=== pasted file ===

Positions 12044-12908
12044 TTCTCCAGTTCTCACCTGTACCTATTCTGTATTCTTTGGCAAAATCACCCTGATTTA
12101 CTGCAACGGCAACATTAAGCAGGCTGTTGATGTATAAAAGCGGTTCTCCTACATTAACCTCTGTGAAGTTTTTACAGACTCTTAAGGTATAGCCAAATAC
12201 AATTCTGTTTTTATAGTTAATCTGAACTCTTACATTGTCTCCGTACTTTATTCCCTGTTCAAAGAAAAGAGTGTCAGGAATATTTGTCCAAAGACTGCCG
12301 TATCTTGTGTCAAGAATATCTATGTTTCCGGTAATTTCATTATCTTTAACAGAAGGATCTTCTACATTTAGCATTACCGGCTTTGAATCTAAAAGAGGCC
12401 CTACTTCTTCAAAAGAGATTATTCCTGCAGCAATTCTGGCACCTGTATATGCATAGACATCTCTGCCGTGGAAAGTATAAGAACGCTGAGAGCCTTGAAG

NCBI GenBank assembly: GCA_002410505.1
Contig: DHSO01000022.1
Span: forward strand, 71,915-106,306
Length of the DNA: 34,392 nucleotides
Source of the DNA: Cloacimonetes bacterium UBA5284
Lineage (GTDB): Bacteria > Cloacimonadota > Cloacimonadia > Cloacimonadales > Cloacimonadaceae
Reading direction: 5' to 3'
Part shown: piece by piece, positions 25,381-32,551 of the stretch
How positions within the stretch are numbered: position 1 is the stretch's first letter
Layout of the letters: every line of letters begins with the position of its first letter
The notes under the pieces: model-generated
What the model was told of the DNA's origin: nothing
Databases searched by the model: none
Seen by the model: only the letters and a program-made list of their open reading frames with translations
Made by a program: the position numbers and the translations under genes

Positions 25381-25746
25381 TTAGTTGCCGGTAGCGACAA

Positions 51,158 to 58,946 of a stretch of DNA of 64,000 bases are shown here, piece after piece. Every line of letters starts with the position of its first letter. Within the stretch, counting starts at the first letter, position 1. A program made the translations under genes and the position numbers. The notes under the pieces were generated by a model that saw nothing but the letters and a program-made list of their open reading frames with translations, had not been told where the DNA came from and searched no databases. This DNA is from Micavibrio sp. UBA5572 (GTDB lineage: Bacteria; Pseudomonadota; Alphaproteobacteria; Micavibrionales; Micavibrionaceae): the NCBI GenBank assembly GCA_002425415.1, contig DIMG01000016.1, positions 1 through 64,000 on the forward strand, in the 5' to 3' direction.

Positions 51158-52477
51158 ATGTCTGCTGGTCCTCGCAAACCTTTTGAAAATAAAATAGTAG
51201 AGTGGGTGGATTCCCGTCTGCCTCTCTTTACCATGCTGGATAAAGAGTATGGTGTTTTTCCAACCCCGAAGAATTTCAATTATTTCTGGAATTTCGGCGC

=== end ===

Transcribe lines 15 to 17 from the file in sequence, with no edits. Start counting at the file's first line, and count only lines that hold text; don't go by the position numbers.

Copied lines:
How positions within the stretch are numbered: position 1 is the stretch's first letter
Layout of the letters: every line of letters begins with the position of its first letter
The notes under the pieces: model-generated